Symptoms normally last between two to four weeks. Monkeypox currently has a fatality rate of 3% to 6%Trusted Source.

How is monkeypox treated?

Disease treatment normally includes medications to treat certain symptoms.

TecovirimatTrusted Source (TPOXX) is an antiviral drug developed by SIGA Technologies for the treatment of smallpox and related diseases. According to Dr. Dennis Hruby, chief scientific officer at SIGA Technologies, TPOXX is the only approved antiviral for the treatment of monkeypox.

The public health agencies that have so far approved TPOXX for the treatment of monkeypox infection are the European Medicines Agency (EMA) and the Medicines and Healthcare Products Regulatory Agency (MHRA) in the United Kingdom.

In the United States, the Food and Drug Administration (FDA) approved Tecovirimat for the treatment of smallpoxTrusted Source, but not currently monkeypox.

For that reason, the CDC holds a non-research expanded access Investigational New Drug (EA-IND) protocol allowing clinicians to use tecovirimat to treat all orthopoxvirus infectionsTrusted Source, including monkeypox, in both children and adults.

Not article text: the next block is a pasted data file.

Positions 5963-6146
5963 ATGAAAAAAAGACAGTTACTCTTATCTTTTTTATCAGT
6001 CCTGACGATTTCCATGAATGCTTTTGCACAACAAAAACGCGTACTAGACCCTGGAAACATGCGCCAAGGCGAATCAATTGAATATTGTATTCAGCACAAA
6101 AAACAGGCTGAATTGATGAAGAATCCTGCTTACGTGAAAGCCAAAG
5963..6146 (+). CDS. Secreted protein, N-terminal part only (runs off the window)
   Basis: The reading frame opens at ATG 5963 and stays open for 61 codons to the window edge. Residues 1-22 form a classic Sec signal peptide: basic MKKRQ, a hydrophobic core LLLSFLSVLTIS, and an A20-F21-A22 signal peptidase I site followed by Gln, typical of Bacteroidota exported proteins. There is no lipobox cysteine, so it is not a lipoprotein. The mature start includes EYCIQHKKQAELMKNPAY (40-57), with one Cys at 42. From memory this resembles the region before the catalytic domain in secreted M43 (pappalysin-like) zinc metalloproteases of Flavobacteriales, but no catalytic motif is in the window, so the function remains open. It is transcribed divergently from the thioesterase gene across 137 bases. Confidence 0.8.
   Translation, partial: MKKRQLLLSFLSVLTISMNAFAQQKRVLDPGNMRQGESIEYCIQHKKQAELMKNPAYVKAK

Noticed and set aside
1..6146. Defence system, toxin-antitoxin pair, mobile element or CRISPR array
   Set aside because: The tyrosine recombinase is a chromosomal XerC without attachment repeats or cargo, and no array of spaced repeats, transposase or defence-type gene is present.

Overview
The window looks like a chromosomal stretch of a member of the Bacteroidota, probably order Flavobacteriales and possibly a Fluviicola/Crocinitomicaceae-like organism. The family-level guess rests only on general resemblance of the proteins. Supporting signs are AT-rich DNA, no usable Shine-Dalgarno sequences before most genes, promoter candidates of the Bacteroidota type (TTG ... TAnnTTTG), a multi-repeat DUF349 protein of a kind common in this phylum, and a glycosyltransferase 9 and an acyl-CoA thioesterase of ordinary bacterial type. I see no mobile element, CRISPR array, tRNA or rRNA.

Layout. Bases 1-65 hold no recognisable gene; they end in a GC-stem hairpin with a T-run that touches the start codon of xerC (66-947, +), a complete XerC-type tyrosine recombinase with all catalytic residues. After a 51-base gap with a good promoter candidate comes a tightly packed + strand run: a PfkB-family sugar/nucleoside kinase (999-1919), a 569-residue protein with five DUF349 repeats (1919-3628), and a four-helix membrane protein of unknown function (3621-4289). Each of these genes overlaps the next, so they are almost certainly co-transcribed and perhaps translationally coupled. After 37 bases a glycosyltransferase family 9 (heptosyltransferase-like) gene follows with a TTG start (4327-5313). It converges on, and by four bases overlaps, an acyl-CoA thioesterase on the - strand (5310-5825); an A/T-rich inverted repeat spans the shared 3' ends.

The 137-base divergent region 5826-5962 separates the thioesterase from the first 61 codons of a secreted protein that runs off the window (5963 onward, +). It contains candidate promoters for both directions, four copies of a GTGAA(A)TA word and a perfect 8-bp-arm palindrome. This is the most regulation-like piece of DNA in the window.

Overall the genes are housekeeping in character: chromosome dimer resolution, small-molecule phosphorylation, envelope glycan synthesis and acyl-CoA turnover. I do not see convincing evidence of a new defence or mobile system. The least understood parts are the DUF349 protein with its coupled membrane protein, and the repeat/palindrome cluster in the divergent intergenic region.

“The U.S. has 1.7 million courses of TPOXX in the strategic national stockpile,” Dr. Hruby told MNT. “It is distributed by the CDC under an EA-IND for the treatment of monkeypox. SIGA has donated small quantities of tecovirimat to the U.K. for use in the most severe cases.”

How can people stay safe?

Two vaccinesTrusted Source are currently available for monkeypox.

The FDATrusted Source approved the JYNNEOS vaccineTrusted Source — also known as Imvanex — for preventing smallpox and monkeypox in individuals aged 18 and older. The U.S. Health and Human Services announced in early July the ordering of 2.5 million additional doses of the JYNNEOS vaccine.